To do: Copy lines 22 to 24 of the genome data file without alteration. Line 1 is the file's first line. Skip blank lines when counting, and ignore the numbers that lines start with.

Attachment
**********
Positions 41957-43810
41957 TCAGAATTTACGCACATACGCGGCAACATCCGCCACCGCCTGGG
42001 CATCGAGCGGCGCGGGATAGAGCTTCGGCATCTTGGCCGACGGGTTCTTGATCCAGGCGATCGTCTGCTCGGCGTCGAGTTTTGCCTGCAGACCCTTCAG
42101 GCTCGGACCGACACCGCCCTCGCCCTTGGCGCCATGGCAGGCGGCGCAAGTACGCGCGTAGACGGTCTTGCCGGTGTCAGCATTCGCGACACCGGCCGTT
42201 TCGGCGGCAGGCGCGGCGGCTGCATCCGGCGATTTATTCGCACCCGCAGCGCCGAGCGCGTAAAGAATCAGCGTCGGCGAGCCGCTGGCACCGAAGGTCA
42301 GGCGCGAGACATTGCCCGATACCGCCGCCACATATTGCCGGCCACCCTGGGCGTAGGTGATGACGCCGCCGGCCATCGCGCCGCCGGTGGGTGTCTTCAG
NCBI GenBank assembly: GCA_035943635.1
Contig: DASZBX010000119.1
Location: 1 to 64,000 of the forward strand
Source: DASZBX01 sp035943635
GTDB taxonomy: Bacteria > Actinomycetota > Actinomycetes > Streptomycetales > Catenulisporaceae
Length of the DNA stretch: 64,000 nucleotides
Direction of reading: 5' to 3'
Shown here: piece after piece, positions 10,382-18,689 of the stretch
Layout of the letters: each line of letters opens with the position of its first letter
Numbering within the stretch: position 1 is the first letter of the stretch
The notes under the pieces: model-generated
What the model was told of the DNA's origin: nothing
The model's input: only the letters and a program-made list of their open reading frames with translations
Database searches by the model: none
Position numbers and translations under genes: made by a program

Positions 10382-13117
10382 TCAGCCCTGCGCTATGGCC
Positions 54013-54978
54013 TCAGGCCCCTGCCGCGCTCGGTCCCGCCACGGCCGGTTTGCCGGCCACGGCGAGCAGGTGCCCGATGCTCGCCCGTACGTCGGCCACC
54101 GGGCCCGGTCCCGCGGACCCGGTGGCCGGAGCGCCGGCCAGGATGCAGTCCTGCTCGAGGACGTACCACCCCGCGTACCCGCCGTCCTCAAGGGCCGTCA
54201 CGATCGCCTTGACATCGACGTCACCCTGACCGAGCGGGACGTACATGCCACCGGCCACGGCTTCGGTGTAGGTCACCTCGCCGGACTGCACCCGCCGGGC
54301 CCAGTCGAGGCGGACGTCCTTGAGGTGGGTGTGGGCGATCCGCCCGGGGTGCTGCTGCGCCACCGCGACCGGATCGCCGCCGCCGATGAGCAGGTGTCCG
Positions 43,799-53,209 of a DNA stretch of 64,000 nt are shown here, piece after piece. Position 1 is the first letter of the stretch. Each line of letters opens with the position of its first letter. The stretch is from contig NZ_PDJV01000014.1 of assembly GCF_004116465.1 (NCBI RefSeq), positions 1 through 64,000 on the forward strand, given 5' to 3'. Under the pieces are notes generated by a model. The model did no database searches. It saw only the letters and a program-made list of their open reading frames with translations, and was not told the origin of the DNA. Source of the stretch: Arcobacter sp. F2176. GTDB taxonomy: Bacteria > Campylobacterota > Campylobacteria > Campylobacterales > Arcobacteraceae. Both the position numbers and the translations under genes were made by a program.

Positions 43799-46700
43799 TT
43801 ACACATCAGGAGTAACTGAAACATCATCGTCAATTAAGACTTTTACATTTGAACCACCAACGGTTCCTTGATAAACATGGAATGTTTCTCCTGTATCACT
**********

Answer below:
Positions 10382-13117
10382 TCAGCCCTGCGCTATGGCC
Positions 54013-54978